In reply to this post by Martin Tomko I see perfectly good answers to this, but can't resist sharing my own approach.  I use  gibble::gibble for a summary of parts. See how the multi-part object is number 4, and has 3 subobjects (subobject will repeat within object for holes). library(sf) x <- read_sf(system.file("gpkg/nc.gpkg", package = "sf")) gibble::gibble(x) #    A tibble: 108 x 5 #     nrow  ncol type         subobject object #                   #1    27     2 MULTIPOLYGON         1      1 #2    26     2 MULTIPOLYGON         1      2 #3    28     2 MULTIPOLYGON         1      3 #4    26     2 MULTIPOLYGON         1      4 #5     7     2 MULTIPOLYGON         2      4 #6     5     2 MULTIPOLYGON         3      4 #7    34     2 MULTIPOLYGON         1      5 #... (I use that for mapping out set-based operations on geometry data, it doesn't make a huge amount of sense on its own. I suppose a rapply scheme could be constructed to pluck out things, but you'd also want path extents and sizes and so forth for greater control). But, if the biggest area of each multipolygon is what you want, give each a unique ID,  use st_cast to POLYGON, group by parent and slice out the largest. library(dplyr) x %>% mutate(ID = row_number()) %>% st_cast("POLYGON") %>% group_by(ID) %>% arrange(desc(st_area(.))) %>% slice(1) %>% ungroup() Note that holes within a part might reduce the area logic, but so will details of the map projection in use and so on. It's helpful to learn the structure of the underlying geometry lists to craft your own rogue solutions. HTH On Tue, Oct 23, 2018, 13:32 Martin Tomko <[hidden email]> wrote: > I am looking for an equivalent to Postgis ST_NumGeometries > https://postgis.net/docs/ST_NumGeometries.html> I have multipolygons in an sf df, where most of them are likely to be > single part. I want to identify those that are not single part, and > possibly retain only the largest polygon part, and cast all into Polygon. > Any advice is appreciated, thanks! > > Martin > > >         [[alternative HTML version deleted]] > > _______________________________________________ > R-sig-Geo mailing list > [hidden email] > https://stat.ethz.ch/mailman/listinfo/r-sig-geo> -- Dr. Michael Sumner Software and Database Engineer Australian Antarctic Division 203 Channel Highway Kingston Tasmania 7050 Australia         [[alternative HTML version deleted]] _______________________________________________ R-sig-Geo mailing list [hidden email] https://stat.ethz.ch/mailman/listinfo/r-sig-geo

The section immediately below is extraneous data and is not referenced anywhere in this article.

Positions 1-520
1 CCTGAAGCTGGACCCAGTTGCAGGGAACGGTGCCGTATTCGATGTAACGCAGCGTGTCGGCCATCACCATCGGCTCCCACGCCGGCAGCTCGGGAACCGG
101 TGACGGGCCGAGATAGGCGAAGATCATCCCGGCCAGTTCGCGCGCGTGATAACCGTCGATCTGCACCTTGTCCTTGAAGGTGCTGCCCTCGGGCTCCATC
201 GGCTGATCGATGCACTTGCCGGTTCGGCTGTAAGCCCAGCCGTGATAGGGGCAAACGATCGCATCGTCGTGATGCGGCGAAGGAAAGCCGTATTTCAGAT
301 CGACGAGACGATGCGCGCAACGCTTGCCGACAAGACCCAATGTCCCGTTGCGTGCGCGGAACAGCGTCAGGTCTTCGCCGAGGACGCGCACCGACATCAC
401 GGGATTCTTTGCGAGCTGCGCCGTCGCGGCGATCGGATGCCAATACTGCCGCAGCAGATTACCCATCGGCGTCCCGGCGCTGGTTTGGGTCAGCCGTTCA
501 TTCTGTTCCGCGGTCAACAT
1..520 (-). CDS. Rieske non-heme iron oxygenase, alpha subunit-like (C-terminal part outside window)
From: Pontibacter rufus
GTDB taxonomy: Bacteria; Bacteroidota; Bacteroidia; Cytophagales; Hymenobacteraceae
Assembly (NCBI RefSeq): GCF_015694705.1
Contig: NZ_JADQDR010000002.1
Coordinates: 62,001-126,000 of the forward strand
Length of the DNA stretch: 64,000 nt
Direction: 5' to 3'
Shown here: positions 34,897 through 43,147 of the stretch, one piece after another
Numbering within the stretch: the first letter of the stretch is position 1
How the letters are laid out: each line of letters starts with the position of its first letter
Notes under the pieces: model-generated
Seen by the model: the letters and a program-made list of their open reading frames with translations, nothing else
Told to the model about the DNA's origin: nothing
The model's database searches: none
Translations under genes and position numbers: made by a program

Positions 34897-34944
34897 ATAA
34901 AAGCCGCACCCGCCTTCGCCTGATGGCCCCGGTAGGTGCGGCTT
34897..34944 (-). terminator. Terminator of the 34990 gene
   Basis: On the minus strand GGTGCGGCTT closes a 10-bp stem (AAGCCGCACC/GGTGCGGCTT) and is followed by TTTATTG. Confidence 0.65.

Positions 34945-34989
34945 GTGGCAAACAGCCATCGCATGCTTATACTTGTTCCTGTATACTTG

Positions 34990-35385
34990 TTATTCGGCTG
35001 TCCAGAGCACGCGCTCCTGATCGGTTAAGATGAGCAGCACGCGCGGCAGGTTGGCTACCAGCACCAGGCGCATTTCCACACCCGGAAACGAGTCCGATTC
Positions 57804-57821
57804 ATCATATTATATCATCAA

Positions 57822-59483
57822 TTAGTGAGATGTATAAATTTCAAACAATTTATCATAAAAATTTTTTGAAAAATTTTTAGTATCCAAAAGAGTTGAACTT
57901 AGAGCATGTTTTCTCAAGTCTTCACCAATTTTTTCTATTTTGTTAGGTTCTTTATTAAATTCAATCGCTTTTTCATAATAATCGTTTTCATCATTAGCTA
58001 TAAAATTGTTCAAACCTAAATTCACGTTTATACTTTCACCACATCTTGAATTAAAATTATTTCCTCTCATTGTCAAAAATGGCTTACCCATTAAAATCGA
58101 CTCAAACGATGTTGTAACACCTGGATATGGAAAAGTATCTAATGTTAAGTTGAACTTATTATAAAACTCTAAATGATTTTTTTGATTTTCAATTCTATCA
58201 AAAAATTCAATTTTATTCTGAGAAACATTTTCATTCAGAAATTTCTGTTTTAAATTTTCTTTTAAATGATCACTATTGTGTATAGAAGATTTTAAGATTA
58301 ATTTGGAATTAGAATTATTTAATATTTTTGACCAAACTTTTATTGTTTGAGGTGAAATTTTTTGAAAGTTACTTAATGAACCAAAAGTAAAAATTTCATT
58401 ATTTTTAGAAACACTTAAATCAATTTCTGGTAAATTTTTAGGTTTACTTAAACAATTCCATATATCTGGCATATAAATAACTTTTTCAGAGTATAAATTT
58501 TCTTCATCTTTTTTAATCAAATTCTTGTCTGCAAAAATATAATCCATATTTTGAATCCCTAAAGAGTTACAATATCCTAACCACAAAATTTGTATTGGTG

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## Re: Sf find number of parts in multigeometry

 Dear all, Thank you for the hints – I will test and report any surprises ☺ Martin From: Michael Sumner <[hidden email]> Date: Tuesday, 23 October 2018 at 5:59 pm To: Martin Tomko <[hidden email]> Cc: "[hidden email]" <[hidden email]> Subject: Re: [R-sig-Geo] Sf find number of parts in multigeometry I see perfectly good answers to this, but can't resist sharing my own approach.  I use  gibble::gibble for a summary of parts. See how the multi-part object is number 4, and has 3 subobjects (subobject will repeat within object for holes). library(sf) x <- read_sf(system.file("gpkg/nc.gpkg", package = "sf")) gibble::gibble(x) #    A tibble: 108 x 5 #     nrow  ncol type         subobject object #                   #1    27     2 MULTIPOLYGON         1      1 #2    26     2 MULTIPOLYGON         1      2 #3    28     2 MULTIPOLYGON         1      3 #4    26     2 MULTIPOLYGON         1      4 #5     7     2 MULTIPOLYGON         2      4 #6     5     2 MULTIPOLYGON         3      4 #7    34     2 MULTIPOLYGON         1      5 #... (I use that for mapping out set-based operations on geometry data, it doesn't make a huge amount of sense on its own. I suppose a rapply scheme could be constructed to pluck out things, but you'd also want path extents and sizes and so forth for greater control). But, if the biggest area of each multipolygon is what you want, give each a unique ID,  use st_cast to POLYGON, group by parent and slice out the largest. library(dplyr) x %>% mutate(ID = row_number()) %>% st_cast("POLYGON") %>% group_by(ID) %>% arrange(desc(st_area(.))) %>% slice(1) %>% ungroup() Note that holes within a part might reduce the area logic, but so will details of the map projection in use and so on. It's helpful to learn the structure of the underlying geometry lists to craft your own rogue solutions. HTH On Tue, Oct 23, 2018, 13:32 Martin Tomko <[hidden email]> wrote: I am looking for an equivalent to Postgis ST_NumGeometries https://postgis.net/docs/ST_NumGeometries.html I have multipolygons in an sf df, where most of them are likely to be single part. I want to identify those that are not single part, and possibly retain only the largest polygon part, and cast all into Polygon. Any advice is appreciated, thanks! Martin         [[alternative HTML version deleted]] _______________________________________________ R-sig-Geo mailing list [hidden email] https://stat.ethz.ch/mailman/listinfo/r-sig-geo -- Dr. Michael Sumner Software and Database Engineer Australian Antarctic Division 203 Channel Highway Kingston Tasmania 7050 Australia         [[alternative HTML version deleted]] _______________________________________________ R-sig-Geo mailing list [hidden email] https://stat.ethz.ch/mailman/listinfo/r-sig-geo